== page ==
NASA to Host Space Weather, Lunar Exploration Symposia at National Science Association Annual Meeting in San Francisco Feb. 15-19
Marshall Space Flight Center, Huntsville, Ala.
News release: 07-018
NASA will lead some of the nation's foremost scientific minds in discussion this weekend on the subjects of violent solar weather and ambitious lunar exploration -- a pair of cornerstone symposia at the annual meeting of the American Association for the Advancement of Science, to be held Feb. 15-19 in San Francisco.
"Space Weather and Its Impact on Society"
On Friday, Feb. 16, NASA will host a 90-minute symposium, "Space Weather and Its Impact on Society," from 1:45 to 3:15 p.m. in Ballroom 3 at the Renaissance Parc 55 hotel in downtown San Francisco.
Solar storms stream constantly through near-Earth space, posing a potential threat to observation and communications satellites, power distribution systems, and the health of Americans living and working in space -- and even here on Earth. The "Space Weather" symposium will provide participants with a forum to address long-term government policies and assess the increasing risks associated with deployment of new, space-based technologies and America's increased dependence on satellite communications and other at-risk space hardware.
The panel is organized by Dr. James F. Spann, manager of the Science and Exploration Research Office at NASA's Marshall Space Flight Center in Huntsville, Ala.; and by Dr. David Hathaway, a leading NASA solar physicist at the National Space Science and Technology Center in Huntsville.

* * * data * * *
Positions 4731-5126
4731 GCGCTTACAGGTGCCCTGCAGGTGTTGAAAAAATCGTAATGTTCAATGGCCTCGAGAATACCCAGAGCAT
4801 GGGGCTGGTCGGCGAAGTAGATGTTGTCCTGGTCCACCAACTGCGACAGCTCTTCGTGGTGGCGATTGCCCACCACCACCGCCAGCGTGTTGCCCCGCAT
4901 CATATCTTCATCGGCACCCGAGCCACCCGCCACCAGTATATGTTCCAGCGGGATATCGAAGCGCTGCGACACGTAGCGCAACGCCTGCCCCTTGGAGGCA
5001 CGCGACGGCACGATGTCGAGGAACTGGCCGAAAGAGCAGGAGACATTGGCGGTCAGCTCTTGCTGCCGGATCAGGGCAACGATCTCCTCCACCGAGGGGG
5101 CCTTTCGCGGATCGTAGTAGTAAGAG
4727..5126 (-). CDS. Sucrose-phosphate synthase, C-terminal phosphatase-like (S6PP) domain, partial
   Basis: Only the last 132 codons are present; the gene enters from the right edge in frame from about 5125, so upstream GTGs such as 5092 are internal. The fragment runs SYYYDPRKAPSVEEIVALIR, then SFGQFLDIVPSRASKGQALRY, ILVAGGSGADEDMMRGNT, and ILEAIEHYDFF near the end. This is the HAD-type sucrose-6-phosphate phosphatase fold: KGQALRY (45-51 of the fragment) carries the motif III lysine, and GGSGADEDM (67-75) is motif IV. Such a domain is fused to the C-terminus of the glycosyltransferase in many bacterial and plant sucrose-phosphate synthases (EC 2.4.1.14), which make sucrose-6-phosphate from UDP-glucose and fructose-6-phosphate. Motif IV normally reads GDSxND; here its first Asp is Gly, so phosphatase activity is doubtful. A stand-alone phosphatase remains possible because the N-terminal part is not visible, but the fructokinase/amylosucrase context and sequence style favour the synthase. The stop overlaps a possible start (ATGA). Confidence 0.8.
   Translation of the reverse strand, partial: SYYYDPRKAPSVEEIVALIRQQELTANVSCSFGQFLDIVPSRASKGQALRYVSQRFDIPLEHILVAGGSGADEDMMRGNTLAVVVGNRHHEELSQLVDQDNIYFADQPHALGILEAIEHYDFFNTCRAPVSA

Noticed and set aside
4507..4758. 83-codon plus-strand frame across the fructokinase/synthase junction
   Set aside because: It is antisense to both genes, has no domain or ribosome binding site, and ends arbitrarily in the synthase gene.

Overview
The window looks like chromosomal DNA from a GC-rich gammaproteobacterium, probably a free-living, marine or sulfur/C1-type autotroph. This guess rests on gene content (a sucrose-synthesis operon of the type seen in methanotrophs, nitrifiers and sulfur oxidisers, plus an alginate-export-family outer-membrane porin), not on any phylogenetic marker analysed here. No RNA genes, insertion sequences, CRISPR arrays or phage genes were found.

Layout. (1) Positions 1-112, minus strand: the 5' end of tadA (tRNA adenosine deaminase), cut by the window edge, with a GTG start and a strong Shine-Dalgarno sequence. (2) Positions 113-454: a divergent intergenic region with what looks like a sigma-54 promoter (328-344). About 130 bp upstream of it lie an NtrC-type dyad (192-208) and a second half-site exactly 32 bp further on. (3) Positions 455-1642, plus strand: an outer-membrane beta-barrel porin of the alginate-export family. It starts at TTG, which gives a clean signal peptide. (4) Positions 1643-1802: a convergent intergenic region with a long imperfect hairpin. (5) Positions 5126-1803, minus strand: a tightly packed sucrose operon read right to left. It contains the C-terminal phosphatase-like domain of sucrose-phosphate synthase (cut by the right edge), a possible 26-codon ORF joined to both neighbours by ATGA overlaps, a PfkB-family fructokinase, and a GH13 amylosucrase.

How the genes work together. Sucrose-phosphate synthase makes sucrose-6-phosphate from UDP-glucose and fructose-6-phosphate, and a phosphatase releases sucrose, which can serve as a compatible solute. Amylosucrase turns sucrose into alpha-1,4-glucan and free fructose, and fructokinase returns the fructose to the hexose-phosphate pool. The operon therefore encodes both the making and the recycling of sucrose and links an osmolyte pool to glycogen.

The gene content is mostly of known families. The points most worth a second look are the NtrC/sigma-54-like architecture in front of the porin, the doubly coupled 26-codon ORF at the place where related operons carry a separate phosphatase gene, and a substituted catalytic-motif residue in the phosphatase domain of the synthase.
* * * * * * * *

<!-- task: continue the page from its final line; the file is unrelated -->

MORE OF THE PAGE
Spann will moderate the session, which will include presentations by Dr. Thomas Bogdan, director of the National Oceanic and Atmospheric Administration's Space Environment Center in Boulder, Colo.; Dr. Daniel Baker, professor of astrophysical and planetary science at the University of Colorado in Boulder; Dr. Louis Lanzerotti, distinguished research professor of physics of the New Jersey Institute of Technology in Newark; and Dr. Janet Luhmann, a senior space fellow and physicist in the Space Sciences Laboratory at the University of California at Berkeley.
"Destination Moon: Scientific Discovery and Exploration"
On Saturday, Feb. 17, NASA will host a three-hour panel titled "Destination Moon: Scientific Discovery and Exploration," beginning at 2 p.m. in Continental Ballroom 6 at the Hilton San Francisco.
As NASA and America prepare to return to the Moon -- not just for a brief visit but to establish a permanent presence from which to explore the solar system -- the science community is preparing for unprecedented opportunities to study Earth's nearest neighbor. Discussion will include a review of the Apollo-era moon missions, the rationale for returning and the search for new resources, as well as hardware and infrastructure requirements associated with setting up permanent lunar habitats and conducting long-range exploration missions across the surface.
The panel is organized by Dr. Melissa McGrath, chief scientist for the Science and Mission Systems Office at the Marshall Center; Dr. John M. Davis, manager of the Space Science Office at Marshall; and Dr. Paul Spudis, planet geology and remote sensing researcher at the Applied Physics Laboratory in Laurel, Md.
The symposium, moderated by McGrath, will include presentations by Spudis; former Apollo astronaut Dr. Harrison "Jack" Schmitt of the University of Wisconsin in Madison; Dr. Simon P. Worden, director of NASA's Ames Research Center in Moffett Field, Calif.; Dr. Wendell W. Mendell, manager of the Office for Human Exploration Science at NASA's Johnson Space Center in Houston; and Dr. G. Jeffrey Taylor, planetary geoscientist at the Hawaii Institute of Geophysics and Planetology in Honolulu.
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